This diagram illustrates the output of encrypted content versus hashed content. When text is encrypted, the output will be the same size as the input, and it can be decrypted to show the original input.

This diagram illustrates the output of encrypted content versus hashed content. When text is encrypted, the output will be the same size as the input, and it can be decrypted to show the original input. When text is hashed, input of any size will shrink to an output of a predetermined size, commonly 128 bits. The output cannot be decrypted, only authenticated by comparing it with a known hash value.
EBSCO illustration.

One of the most commonly used encryption programs is Pretty Good Privacy (PGP). It was developed in 1991 and combines symmetric- and asymmetric-key encryption. The original message is encrypted using a unique one-time-only private key called a “session key.” The session key is then encrypted using the receiver's public key, so that it can only be decrypted using the receiver's private key. This encrypted key is sent to the receiver along with the encrypted message. The receiver uses their private key to decrypt the session key, which can then can be used to decrypt the message. For added security and authentication, PGP also uses a digital signature system that compares the decrypted message against a message digest. The PGP system is one of the standards in personal and corporate security and is highly resistant to attack. The data security company Symantec acquired PGP in 2010 and has since incorporated the software into many of its encryption programs.

Encryption can be based on either hardware or software. Most modern encryption systems are based on software programs that can be installed on a system to protect data contained in or produced by a variety of other programs. Encryption based on hardware is less vulnerable to outside attack. Some hardware devices, such as self-encrypting drives (SEDs), come with built-in hardware encryption and are useful for high-security data. However, hardware encryption is less flexible and can be prohibitively costly to implement on a wide scale. Essentially, software encryption tends to be more flexible and widely usable, while hardware encryption is more secure and may be more efficient for high-security systems.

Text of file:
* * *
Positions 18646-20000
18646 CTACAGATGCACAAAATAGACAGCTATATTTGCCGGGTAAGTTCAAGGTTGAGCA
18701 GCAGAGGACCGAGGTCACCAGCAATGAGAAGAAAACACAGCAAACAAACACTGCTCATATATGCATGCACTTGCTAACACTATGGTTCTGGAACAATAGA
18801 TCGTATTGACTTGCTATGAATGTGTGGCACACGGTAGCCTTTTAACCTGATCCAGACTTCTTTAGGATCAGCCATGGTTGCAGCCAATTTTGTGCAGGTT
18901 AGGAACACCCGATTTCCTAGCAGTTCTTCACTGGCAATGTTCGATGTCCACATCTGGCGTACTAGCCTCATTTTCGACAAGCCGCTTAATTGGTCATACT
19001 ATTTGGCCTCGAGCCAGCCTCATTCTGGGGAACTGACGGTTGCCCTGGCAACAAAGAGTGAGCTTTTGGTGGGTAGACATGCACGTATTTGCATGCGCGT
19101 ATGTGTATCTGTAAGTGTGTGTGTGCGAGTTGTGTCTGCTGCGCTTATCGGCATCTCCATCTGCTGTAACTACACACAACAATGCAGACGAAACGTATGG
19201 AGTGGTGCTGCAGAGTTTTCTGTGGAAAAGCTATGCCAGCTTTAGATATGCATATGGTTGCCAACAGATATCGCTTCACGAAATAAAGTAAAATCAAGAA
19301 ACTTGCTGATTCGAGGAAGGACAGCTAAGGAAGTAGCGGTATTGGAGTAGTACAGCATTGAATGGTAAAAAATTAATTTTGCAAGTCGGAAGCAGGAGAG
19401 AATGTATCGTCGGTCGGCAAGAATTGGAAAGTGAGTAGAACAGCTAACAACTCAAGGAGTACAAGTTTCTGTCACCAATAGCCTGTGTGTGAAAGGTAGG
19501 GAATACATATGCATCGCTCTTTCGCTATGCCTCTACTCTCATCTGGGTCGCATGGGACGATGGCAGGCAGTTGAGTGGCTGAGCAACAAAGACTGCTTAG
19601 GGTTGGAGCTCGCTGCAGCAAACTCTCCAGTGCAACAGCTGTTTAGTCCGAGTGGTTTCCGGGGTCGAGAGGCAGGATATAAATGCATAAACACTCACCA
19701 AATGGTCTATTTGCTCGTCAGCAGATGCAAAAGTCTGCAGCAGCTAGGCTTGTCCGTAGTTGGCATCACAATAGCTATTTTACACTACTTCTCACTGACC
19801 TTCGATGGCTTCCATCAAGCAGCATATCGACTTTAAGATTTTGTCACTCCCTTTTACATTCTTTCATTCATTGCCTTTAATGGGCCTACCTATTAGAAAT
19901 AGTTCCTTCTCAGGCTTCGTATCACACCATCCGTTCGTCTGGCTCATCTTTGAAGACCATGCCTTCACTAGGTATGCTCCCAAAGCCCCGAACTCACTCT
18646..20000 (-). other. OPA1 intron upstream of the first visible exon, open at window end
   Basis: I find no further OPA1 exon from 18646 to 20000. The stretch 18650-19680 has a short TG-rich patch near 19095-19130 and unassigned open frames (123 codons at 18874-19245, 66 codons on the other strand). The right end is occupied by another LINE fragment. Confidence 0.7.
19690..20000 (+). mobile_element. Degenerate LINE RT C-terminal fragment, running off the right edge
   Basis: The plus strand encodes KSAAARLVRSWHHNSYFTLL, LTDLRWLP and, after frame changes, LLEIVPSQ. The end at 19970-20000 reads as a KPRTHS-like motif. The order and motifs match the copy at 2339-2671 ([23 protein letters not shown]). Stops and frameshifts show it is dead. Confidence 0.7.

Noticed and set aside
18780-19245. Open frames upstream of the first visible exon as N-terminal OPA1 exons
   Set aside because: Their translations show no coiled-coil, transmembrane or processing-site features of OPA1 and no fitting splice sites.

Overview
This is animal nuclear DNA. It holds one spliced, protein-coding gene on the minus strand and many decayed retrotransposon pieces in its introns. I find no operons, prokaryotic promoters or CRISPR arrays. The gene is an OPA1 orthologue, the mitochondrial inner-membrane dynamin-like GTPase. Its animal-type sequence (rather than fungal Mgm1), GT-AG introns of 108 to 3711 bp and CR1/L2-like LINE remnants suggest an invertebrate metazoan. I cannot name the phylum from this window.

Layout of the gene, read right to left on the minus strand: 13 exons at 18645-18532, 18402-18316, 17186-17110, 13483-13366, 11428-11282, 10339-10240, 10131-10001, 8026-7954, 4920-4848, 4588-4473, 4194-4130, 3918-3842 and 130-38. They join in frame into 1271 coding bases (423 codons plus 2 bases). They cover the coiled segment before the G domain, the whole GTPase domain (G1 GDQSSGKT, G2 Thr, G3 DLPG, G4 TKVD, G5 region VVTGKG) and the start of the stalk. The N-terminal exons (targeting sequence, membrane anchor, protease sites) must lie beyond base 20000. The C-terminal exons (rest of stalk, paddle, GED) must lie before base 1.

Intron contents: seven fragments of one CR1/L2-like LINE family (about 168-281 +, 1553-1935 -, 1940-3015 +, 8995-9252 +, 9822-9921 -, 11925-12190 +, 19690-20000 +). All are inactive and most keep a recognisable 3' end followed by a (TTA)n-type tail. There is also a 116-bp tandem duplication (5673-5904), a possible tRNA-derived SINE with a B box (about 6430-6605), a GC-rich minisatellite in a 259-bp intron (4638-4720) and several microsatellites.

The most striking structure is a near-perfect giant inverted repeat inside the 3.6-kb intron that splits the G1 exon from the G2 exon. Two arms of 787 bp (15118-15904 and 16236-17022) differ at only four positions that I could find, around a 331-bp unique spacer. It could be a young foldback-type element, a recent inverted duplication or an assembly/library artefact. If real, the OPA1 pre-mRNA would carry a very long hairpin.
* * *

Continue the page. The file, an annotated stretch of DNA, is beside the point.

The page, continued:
—Micah L. Issitt

Bright, Peter. “Locking the Bad Guys Out with Asymmetric Encryption.” Ars Technica. Condé Nast, 12 Feb. 2013. Web. 23 Feb. 2016.

Delfs, Hans, and Helmut Knebl. Introduction to Cryptography: Principles and Applications. 3rd ed. Berlin: Springer, 2015. Print.

History of Cryptography: An Easy to Understand History of Cryptography. N.p.: Thawte, 2013. Thawte. Web. 4 Feb. 2016.

“An Introduction to Public Key Cryptography and PGP.” Surveillance Self-Defense. Electronic Frontier Foundation, 7 Nov. 2014. Web. 4 Feb. 2016.

Lackey, Ella Deon, et al. “Introduction to Public-Key Cryptography.” Mozilla Developer Network. Mozilla, 21 Mar. 2015. Web. 4 Feb. 2016.

McDonald, Nicholas G. “Past, Present, and Future Methods of Cryptography and Data Encryption.” SpaceStation. U of Utah, 2009. Web. 4 Feb. 2016.